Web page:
Our second and third briefs on data-informed grantmaking are now available!

This week, we’re sharing the second and third issue briefs in our series on data and evidence-based grantmaking, co-created with Philanthropic Foundations Canada.  Our first briefing document provided an overview of the challenges funders face in accessing the data they need for evidence-based decisions, and highlighted need for shared data infrastructure between funders. In these follow-up briefs, we dive deeper into the specifics of how funders can use data to inform their decisions in each stage of grantmaking.

Our second brief, Understanding the Philanthropic Landscape, focuses on the how funders can use awarded grants data to inform their future investments. Data on how grants are being distributed in the sector can answer questions such as: What causes and organizations are already being funded—and by whom? Which initiatives are new, and where are there gaps? Are there specific regions, demographics, or causes that are being underfunded? The brief draws on existing uses in Canada, outlines current barriers to accessing these data, and highlights two case studies of how funders are working together to leverage this data in the USA and the UK.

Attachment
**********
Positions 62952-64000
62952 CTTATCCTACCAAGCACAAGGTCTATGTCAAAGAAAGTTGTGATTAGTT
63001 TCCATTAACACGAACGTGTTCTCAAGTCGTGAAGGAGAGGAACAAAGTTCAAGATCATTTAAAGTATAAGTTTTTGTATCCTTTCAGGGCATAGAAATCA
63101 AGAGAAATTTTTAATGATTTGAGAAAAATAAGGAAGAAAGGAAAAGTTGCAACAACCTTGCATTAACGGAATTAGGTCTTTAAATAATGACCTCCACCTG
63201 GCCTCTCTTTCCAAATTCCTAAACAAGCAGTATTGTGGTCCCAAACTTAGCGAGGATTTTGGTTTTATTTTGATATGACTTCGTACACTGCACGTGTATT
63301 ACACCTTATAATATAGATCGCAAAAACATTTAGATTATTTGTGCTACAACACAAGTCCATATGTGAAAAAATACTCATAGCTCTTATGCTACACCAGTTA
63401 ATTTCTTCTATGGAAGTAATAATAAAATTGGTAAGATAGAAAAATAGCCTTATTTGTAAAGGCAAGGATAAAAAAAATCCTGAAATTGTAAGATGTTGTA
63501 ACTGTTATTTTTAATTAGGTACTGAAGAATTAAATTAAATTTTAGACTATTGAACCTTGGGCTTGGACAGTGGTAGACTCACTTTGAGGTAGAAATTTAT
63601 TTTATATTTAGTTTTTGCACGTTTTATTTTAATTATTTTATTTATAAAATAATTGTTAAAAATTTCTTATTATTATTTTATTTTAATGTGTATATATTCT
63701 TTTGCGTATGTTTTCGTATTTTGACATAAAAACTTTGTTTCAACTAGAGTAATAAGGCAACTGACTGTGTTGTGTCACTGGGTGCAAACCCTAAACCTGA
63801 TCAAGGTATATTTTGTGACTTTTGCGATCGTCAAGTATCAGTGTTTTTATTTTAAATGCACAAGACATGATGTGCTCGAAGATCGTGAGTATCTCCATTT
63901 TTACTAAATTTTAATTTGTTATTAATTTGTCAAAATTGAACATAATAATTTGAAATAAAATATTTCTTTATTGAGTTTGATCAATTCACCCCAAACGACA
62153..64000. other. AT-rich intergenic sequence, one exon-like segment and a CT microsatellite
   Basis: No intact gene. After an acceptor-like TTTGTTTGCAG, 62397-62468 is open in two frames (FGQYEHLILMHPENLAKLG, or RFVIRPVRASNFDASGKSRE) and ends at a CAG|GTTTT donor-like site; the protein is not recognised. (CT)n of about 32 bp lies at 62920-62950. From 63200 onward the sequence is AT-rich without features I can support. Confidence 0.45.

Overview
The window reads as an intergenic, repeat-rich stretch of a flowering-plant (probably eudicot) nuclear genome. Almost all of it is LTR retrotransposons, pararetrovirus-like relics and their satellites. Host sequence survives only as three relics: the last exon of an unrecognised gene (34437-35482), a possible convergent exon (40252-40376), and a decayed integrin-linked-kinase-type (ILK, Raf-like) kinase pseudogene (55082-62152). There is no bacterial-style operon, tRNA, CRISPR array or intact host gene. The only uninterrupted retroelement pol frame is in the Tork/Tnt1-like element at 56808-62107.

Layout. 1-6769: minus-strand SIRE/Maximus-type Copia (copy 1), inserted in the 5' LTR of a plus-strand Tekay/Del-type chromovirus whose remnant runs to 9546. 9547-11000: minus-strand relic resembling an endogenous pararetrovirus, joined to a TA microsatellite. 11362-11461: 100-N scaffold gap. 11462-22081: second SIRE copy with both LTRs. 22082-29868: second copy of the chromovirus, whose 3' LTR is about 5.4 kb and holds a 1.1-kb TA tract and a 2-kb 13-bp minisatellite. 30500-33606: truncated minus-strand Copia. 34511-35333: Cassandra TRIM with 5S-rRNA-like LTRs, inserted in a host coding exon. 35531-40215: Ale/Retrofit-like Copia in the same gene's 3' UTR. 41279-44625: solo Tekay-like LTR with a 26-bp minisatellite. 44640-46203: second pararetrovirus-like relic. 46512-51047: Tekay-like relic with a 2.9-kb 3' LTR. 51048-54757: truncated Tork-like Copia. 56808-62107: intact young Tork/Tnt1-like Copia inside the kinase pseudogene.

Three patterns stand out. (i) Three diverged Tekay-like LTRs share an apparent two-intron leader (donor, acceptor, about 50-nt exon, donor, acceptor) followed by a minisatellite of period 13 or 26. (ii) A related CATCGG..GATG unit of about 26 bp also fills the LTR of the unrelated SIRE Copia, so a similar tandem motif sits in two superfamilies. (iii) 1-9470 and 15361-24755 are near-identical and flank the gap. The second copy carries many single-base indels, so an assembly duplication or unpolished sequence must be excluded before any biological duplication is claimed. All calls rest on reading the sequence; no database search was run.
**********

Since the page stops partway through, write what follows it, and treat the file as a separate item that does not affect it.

Our third and final brief, Measuring Outcomes, explores the various ways in which funders can leverage shared data infrastructure to understand the impact of their grantmaking. Outcomes data can help funders understand: What kind of impact did a grantee intervention have? What are the outcomes for beneficiaries who participated in funded programs—one, five, and ten years down the line? What types of social interventions work, and why are they effective? Are the needs of beneficiaries being met? This final document discusses some of the challenges nonprofits face in collecting indices for impact, and reviews potential shared infrastructure solutions for accessing data on beneficiary outcomes and feedback. In particular, the brief highlights the potential in accessing government administrative data on outcomes; and the utility of semi-standardized survey instruments for benchmarking between organizations. 

PFC is a member association of Canadian grantmaking foundations, charitable organizations and corporate giving programs. The association focuses on public policy, thought leadership, and creating opportunities for its members to learn from one another. You can download these briefs and other resources from PFC on their publications webpage.

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Lorraine Chuen